15. The application of NAA and ASS techniques on determination of daily dietary intake of Ca, Fe and Zn in school-aged children in Bandung city

    International Nuclear Information System (INIS)

    Widya Dwi Ariyani; Katharina Oginawati; Muhayatun Santoso; Diah Dwiana L; Endah Damastuti; Syukria Kurniawati; Natalia Adventini; Woro Yatu Niken S

    2011-01-01

    Micronutrient elements contained in foods have an important role in the metabolism process in human body, so micronutrient element deficiencies can cause health problems and chronic diseases. Children are the population that generally more vulnerable in suffering of micronutrient deficiencies which have significant affects on their growth and development. Micronutrient deficiencies have long been happening in Indonesia but were not solved and the nutrition status data of children in Indonesia is still limited. Therefore, through this research the daily dietary intake of Ca, Fe and Zn micronutrient in school-aged children has been determined. Food sampling was carried out using duplicate diet method and the Fe and Zn elements were determined using Neutron Activation Analysis (NAA) while the Ca was determined using Atomic Absorption Spectrometry (AAS) method. The analysis results show the range concentration of Ca, Fe and Zn in food samples obtained were 307-1991; 10,1-95,5 and 11,9-29,4 mg/kg respectively, while the average of Ca, Fe and Zn daily intake were 228; 9.3 and 4.6 mg/day and they were only fulfill 28%, 74% and 39% of AKG (adequate value of nutrient). The Ca, Fe and Zn deficiencies were observed on school-aged children in Bandung. This result is expected to give description and information to the authority on planning and policies taking as efforts in quality improvement of the next human resources. (author)

  16. Don't forget the siblings: School-aged siblings of children presenting to mental health services show at-risk patterns of attachment.

    Science.gov (United States)

    Kozlowska, Kasia; Elliott, Bronwen

    2017-04-01

    Family therapists understand that children presenting for treatment are often bearers of symptoms signalling relational problems within the family system. Rather than addressing the children's symptoms in isolation, family therapists typically take those relational problems as their starting point in therapy. This study used the School-aged Assessment of Attachment (SAA) to assess the self-protective (attachment) strategies of the siblings of children presenting for psychiatric evaluation and also of the siblings of control children drawn from the normative population. Siblings of children in the clinical group were much more likely than siblings of control children to use at-risk self-protective strategies and to have markers suggestive of unresolved loss or trauma. School-aged siblings were found to use a broad range of strategies, and the pattern of change from first born to later born involved either a reversal of strategy or a shift to a more complex strategy. The study highlights that siblings of children presenting to mental health services are significantly affected by family relational stress. A family systems approach to assessment, one that enquires about the wellbeing of all family members, will ensure that the emotional needs of siblings are also addressed during the therapy process.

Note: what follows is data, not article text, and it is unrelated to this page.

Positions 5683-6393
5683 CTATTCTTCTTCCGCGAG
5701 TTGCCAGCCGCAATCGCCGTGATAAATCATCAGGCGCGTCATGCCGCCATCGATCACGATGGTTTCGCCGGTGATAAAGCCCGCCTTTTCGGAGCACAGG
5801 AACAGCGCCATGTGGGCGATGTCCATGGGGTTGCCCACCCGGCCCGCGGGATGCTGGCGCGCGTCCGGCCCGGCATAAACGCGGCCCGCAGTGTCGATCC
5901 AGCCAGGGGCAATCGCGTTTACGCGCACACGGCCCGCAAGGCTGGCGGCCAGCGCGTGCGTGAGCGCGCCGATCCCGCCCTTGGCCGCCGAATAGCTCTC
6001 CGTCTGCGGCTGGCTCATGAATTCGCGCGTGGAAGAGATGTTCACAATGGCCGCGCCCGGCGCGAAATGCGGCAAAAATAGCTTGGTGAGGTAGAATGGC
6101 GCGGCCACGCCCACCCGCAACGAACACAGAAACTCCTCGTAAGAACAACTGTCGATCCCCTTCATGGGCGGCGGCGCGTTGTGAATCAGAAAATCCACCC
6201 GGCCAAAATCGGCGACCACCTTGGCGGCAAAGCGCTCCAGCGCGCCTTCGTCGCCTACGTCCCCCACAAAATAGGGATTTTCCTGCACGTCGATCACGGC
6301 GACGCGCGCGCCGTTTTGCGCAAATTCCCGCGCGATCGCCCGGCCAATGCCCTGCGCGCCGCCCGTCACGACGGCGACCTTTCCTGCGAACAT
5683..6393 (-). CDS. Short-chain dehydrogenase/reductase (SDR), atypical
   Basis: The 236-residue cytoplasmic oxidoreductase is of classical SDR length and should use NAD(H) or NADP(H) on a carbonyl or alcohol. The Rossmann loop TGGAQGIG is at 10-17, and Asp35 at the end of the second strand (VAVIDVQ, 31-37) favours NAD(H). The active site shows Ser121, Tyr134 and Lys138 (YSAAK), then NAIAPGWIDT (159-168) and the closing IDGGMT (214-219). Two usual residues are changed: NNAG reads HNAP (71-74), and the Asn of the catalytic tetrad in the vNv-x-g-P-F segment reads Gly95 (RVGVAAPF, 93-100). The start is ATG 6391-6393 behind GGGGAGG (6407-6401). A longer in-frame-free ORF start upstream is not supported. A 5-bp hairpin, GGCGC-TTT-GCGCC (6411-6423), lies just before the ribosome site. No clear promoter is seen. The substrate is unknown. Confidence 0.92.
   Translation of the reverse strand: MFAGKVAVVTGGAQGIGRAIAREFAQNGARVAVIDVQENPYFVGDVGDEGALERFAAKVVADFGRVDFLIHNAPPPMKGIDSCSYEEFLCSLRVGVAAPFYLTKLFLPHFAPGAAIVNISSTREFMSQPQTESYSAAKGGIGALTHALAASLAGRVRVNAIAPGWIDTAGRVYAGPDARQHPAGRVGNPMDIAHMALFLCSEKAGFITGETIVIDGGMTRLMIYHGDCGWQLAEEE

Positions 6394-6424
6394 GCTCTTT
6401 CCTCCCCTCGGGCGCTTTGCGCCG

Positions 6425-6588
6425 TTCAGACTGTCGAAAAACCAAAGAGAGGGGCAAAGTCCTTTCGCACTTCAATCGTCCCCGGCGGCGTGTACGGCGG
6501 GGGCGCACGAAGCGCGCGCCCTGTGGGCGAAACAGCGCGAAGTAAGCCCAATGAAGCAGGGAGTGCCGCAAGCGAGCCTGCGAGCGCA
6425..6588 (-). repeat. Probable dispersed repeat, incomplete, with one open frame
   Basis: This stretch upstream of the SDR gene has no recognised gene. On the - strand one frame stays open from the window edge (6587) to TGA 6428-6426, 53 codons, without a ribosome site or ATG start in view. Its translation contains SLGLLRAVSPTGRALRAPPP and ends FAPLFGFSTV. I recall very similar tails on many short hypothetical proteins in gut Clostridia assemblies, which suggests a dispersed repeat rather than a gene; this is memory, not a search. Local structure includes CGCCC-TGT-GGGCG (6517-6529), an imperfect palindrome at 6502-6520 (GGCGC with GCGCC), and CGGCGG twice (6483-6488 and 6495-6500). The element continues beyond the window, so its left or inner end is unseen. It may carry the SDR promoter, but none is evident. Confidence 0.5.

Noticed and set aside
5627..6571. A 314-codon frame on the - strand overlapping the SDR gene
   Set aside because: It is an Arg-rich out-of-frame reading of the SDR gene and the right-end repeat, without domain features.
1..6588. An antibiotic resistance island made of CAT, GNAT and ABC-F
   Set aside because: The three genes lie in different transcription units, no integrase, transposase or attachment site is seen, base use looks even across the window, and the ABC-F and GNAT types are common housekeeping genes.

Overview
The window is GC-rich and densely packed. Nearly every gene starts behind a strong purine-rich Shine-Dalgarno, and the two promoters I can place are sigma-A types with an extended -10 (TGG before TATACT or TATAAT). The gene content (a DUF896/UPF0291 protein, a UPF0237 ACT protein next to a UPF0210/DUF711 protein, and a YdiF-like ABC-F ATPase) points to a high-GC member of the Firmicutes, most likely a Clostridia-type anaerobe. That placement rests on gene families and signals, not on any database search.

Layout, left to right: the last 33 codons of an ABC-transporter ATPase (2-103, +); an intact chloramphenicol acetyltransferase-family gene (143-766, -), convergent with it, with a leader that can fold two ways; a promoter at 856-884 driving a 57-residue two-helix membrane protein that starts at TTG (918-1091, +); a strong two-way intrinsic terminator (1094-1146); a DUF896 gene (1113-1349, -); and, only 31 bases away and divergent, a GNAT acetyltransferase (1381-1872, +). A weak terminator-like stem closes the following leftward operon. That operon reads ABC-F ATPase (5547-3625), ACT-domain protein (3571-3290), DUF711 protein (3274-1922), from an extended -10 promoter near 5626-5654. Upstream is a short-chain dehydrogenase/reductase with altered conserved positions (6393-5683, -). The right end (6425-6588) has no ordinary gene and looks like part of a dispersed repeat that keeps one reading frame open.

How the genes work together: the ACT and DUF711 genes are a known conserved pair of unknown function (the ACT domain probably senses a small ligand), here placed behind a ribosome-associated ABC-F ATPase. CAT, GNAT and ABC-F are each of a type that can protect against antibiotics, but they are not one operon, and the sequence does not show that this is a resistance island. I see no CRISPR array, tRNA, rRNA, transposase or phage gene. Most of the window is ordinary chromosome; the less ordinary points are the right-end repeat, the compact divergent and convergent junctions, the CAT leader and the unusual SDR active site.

17. Analysis of the nexus between population, water resources and Global Food Security highlights significance of governance and research investments and policy priorities.

    Science.gov (United States)

    Yunusa, Isa A M; Zerihun, Ayalsew; Gibberd, Mark R

    2018-05-10

    Analyses of sensitivity of Global Food Security (GFS) score to a key set of supply or demand factors often suggest population and water supply as being the most critical and on which policies tend to focus. To explore other policy options, we characterised the nexus between GFS and a set of supply or demand factors including defining including population, agricultural and industrial water-use, agricultural publications (as a surrogate for investment in agricultural research and development [R&D]), and corruption perception index (CPI), to reveal opportunities for attaining enduring GFS. We found that despite being the primary driver of demand for food, population showed no significant correlation with GFS scores. Similarly agricultural water-use was poorly correlated with GFS scores, except in countries where evaporation exceeds precipitation and irrigation is significant. However, GFS had a strong positive association with industrial water-use as a surrogate for overall industrialisation. Recent expansions in cultivated land area failed to yield concomitant improvements in GFS score since such expansions have been mostly into marginal lands with low productivity and also barely compensated for lands retired from cropping in several developed economies. However, GFS was positively associated with agricultural R&D investments, as it was with the CPI scores. The apparent and relative strengths of these drivers on GFS outcome amongst countries were in the order: industrial water-use ≈ publication rate ≈ corruption perception > agricultural water-use > population. We concluded by suggesting that to enshrine enduring food security, policies should prioritise (1) increased R&D investments that address farmer needs, and (2) governance mechanisms that promote accountability in both research and production value chains. This article is protected by copyright. All rights reserved. This article is protected by copyright. All rights reserved.